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UConn No. 1 in women's AP Top 25 again after Notre Dame win

Connecticut players celebrate on the bench during the second half of an NCAA college basketball game against Notre Dame, Sunday, Dec. 2, 2018, in South Bend, Ind. (AP Photo/Robert Franklin)

The assignment made by Lisa Stone to her players Sunday was to watch basketball.

And as the St. Louis University women’s team watched Connecticut beat Notre Dame, the Billikens also were witnessing the Huskies’ rise to the top of the national rankings, where they have finished each of the last five regular seasons.

Although UConn has lost in the national semifinals the last two years, coach Geno Auriemma’s program remains the gold standard of women’s basketball, as was proved with an emphatic win over the previously top-ranked Irish.

The Billikens will get a first-hand look Tuesday night when the Huskies visit Chaifetz Arena for a 6 p.m. tip-off.

“Whatever they’re ranked, they’re still the same program,” SLU guard Kerri McMahan said. “You can see the way they play and dismantle their opponents, they play with a sense of discipline, structure and togetherness you don’t see every day.”

The game will mark the homecoming for UConn forward Napheesa Collier, but as usual the roster includes a variety of potential All-Americans and rising stars. It’s the kind of talent that has produced 11 national championships, 19 Final Four appearances and Auriemma’s career record of 1,034-136.

The last time Stone coached against a No. 1 team, it was during her days at Division III Wisconsin-Eau Claire against Washington University.

This time the gauge of success isn’t about the score but what the Billikens can learn from the experience.

“We are going to do everything in our power to play as hard as we can for as long as we can against the best team in the country,” she said. “We’re also going to witness a team that is the best of the best in championship behavior. When they walk in, there are no headphones, no social media, no messing around.”

SLU will counter UConn with a lineup that is young after losing six seniors from last season. McMahan and Jordyn Frantz are the lone seniors, and five freshmen have seen considerable playing time.

UConn has Collier, who was a first-team All-American as a sophomore and third team last season, and guard Katie Lou Samuelson, a two-time first-teamer. The Huskies won their games by an average of 36.1 points last season, 32.2 the year before and 39.7 the year before that. They have won 122 consecutive regular-season games.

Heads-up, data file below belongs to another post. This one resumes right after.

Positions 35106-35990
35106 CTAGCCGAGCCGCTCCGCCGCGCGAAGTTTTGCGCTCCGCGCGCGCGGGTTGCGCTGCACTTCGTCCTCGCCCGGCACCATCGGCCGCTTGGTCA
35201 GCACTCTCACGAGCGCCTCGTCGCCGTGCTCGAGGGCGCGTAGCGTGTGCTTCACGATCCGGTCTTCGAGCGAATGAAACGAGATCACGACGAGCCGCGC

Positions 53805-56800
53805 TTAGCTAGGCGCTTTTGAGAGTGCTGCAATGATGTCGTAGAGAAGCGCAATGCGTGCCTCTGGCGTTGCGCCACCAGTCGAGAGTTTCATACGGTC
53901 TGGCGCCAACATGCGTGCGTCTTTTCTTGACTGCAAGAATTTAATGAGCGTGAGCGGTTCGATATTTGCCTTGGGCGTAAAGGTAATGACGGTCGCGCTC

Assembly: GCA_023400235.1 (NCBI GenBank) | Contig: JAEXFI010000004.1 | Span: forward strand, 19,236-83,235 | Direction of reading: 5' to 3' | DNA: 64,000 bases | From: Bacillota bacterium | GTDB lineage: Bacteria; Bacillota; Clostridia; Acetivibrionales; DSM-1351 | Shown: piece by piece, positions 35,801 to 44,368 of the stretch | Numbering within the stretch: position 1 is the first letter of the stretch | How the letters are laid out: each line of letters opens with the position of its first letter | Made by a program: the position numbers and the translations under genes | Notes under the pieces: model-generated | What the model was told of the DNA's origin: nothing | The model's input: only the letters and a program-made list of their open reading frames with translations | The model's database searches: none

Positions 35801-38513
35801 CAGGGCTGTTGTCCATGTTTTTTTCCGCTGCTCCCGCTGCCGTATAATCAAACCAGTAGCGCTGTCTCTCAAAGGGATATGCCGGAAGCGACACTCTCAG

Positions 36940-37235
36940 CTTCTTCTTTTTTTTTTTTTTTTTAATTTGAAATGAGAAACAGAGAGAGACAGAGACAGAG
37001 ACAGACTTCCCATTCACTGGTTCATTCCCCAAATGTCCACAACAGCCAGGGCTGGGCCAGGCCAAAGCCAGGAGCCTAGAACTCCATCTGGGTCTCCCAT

With all of that in mind, what is the goal?

“I think it’s just not to flinch,” McMahan said. “We can go into the game and say we want to have this few turnovers or shoot this percentage. But we have to show we’re prepared mentally, physically and emotionally to play them and give them all we’ve got. If we do that, I don’t see how there can be a negative outcome.”

Stone is teaching her system to a lot of new players, led by freshman point guard Ciaja Harbison, who is SLU’s second-leading scorer.

After struggling to close out close games, the Billikens have shown improvement by winning their last three, including a victory at Virginia. Stone has gone a long way toward implementing her system, so there has never been any thought of altering the game plan to face UConn.

“If you do that, everything you’ve worked for goes out the door,” she said. “We have to get better no matter who we’re playing.”

Playing ranked opponents is uncommon for SLU. By chance, the Billikens will play No. 23 Mizzou at home Sunday.

The Billikens haven’t played a ranked opponent since losing 70-67 to No. 16 Xavier in February 2009. They have a 12-game losing streak against ranked teams, the last win being 73-71 in overtime over No. 20 DePaul in January 2003.

No one is suggesting the SLU players won’t be nervous. McMahan said she and Frantz need to help the freshmen remain calm. Stone said that’s her job, along with keeping her players focused on the game plan and not the opponent.

“I’ve got to get the team to not be intimidated,” she said. “You have to go out and play. If you go in scared, it’s over. If there’s anything I know about UConn, it’s that when they see you’re tired or scared, it’s like they smell blood.”